South Bend Home Loan

Wednesday, November 7, 2012

You Have To Feed The Puppy

About two years ago, my daughter Jessica got puppy fever.  I blame it on our next door neighbor who got an adorable little black cockapoo.  It yipped a lot, but man was that dog cute.

But I digress…So Jessica had a case of puppy fever, and it was bad.  She knew the family rule though – if you want it, you save for it and buy it with your own money – so she did just that.  Week by week, she set aside her allowance until she finally had just enough money to cover the adoption fee for a rescue dog.  With her hard earned savings in a little Ziploc bag, she came to us with overflowing happiness believing that now now NOW she could finally have the doggie she wanted so much.

It’s moments like that that make my heart swell and break all at once.  I was so proud of her for working so hard for her goal and saving every penny she had to get that puppy, but I still had to ask her an important question “And how are you going to feed the puppy?”

Jessica’s face crashed in a second and tears started to bubble.  She’d worked for weeks and weeks to save up the money to get the puppy, but she hadn’t given any thought to taking care of it once she had it.  Seeing that realization hit her, I was hit with a realization of my own - My 10 year old daughter was very similar to my first time buyers.

I’ve worked with hundreds of first-time homebuyers through the years.  Much like my Jessica, they get incredibly motivated and excited about obtaining their goal. They want a home of their own and they work feverishly to save the money needed to make that dream come true.  Most of the time, though, they don’t think about the cost of actually owning the home beyond the basic mortgage payment.  They forget that they will need to ‘feed the puppy’. 

Being a good mom means asking the question, and so does being a good mortgage lender.  When I see my clients having to stretch so far just to get into the home, I have to raise the question of whether they will be able to take care of the home once they own it.  Just like puppies need food, homes need maintenance – shingles instead of shots, filters instead of flea collars - but additional ongoing costs, none-the-less.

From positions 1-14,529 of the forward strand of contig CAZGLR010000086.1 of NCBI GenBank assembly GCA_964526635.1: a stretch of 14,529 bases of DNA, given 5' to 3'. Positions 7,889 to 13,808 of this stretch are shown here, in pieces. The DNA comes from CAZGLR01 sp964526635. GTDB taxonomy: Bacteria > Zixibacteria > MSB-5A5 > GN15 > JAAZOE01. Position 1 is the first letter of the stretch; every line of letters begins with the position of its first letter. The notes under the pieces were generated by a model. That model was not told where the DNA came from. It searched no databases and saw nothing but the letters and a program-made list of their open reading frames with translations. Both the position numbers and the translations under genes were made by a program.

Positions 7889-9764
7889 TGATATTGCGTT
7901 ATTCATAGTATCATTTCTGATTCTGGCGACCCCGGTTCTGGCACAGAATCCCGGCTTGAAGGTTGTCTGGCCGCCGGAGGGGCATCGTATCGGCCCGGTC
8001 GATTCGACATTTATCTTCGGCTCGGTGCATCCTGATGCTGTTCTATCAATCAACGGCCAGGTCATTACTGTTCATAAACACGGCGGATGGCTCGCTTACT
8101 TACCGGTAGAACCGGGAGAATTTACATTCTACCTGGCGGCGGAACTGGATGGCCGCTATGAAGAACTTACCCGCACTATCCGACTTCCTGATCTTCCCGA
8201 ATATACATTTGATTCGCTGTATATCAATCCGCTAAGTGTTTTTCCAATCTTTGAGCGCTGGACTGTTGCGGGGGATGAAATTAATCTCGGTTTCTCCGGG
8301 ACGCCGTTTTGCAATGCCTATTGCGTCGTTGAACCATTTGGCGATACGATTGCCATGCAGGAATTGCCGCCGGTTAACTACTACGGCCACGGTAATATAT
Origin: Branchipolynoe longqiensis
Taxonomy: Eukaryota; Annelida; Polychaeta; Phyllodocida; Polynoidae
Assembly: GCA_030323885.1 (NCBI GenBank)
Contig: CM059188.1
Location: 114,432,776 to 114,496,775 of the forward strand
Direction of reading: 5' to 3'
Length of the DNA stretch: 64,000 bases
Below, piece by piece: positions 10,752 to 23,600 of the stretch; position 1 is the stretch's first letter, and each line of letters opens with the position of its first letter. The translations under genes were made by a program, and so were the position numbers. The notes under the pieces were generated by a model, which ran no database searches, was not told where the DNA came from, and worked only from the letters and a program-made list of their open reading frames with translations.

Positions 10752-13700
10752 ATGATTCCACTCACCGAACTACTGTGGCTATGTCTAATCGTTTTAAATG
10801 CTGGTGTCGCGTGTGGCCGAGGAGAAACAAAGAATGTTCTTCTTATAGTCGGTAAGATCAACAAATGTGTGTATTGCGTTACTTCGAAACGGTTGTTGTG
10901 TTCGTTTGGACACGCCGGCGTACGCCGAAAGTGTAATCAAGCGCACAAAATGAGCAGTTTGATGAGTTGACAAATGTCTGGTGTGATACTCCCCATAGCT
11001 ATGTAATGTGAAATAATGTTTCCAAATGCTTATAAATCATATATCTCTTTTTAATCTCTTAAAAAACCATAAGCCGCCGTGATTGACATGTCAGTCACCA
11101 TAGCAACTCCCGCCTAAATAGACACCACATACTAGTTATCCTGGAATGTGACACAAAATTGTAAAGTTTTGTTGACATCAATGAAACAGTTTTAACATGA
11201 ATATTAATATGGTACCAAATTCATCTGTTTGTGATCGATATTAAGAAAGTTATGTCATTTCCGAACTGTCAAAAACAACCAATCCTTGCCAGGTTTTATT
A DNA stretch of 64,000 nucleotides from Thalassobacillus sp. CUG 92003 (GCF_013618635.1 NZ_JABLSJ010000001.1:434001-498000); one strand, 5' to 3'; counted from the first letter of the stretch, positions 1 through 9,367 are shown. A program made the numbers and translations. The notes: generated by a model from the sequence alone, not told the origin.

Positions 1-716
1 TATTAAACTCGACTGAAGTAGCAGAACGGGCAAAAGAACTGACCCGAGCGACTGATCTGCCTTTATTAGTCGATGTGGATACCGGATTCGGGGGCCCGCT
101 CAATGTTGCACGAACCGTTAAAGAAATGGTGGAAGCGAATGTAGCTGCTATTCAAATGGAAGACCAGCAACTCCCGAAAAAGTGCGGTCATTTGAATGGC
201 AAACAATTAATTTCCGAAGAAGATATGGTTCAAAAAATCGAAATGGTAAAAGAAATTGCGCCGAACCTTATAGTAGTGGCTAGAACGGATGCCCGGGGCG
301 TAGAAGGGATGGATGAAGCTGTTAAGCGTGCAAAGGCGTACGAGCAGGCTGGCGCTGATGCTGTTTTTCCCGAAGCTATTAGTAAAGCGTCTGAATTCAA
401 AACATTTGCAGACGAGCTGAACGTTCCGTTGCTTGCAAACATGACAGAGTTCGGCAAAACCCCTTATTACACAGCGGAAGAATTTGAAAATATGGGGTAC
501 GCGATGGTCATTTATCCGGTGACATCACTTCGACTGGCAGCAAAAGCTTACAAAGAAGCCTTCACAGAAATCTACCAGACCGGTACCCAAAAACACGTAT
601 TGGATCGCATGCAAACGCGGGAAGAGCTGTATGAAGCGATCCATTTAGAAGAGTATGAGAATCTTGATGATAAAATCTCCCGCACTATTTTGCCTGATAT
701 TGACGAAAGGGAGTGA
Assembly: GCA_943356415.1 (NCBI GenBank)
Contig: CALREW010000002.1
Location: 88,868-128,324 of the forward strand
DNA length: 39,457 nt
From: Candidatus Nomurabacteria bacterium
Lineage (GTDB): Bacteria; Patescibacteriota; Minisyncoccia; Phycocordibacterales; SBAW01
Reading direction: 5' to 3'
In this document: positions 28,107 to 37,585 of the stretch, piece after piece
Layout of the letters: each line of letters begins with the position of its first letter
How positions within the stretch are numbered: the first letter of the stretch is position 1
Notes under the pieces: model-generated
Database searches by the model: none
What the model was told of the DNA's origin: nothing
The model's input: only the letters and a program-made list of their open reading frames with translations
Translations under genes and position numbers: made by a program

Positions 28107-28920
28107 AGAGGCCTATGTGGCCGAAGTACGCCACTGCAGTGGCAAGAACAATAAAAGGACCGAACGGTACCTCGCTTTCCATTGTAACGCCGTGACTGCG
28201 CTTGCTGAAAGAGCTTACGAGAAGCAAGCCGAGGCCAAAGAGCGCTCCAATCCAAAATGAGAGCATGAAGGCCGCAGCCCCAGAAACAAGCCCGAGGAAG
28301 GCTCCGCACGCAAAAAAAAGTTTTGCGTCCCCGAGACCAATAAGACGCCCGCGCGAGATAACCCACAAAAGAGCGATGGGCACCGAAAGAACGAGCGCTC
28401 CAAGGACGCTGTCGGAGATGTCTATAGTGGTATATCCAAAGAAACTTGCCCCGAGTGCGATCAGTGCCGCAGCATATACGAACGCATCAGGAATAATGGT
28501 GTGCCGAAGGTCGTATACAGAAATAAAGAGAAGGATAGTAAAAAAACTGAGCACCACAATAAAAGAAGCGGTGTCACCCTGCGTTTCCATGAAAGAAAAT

Knowing this, I raise the question.  Being a good mom or mortgage lender doesn’t stop at asking the question though.  I also need to help build the answer.  Jessica and I sat down and figured out additional chores she could do to contribute to the cost of the puppy's maintenance.  Likewise, my homebuyers and I talk about the importance of a home maintenance fund and a home improvement fund.  We talk about budgeting and buying below their ceiling so that there is room in the family finances to take care of their home after they own it.
After we worked out a plan, Jessica got her puppy.  Cotton has brought a great deal of joy to our household in the two years since and, for the most part, Jessica has continued doing what she committed to do to contribute to the care of her dog. 

As for my first time buyers?  I can only pray that they also stick to the budgetary commitments they made to themselves so that they can care for their home and enjoy the pleasures of it for years to come.  Feed the puppy, take care of the home, and one can reap the joys for a lifetime.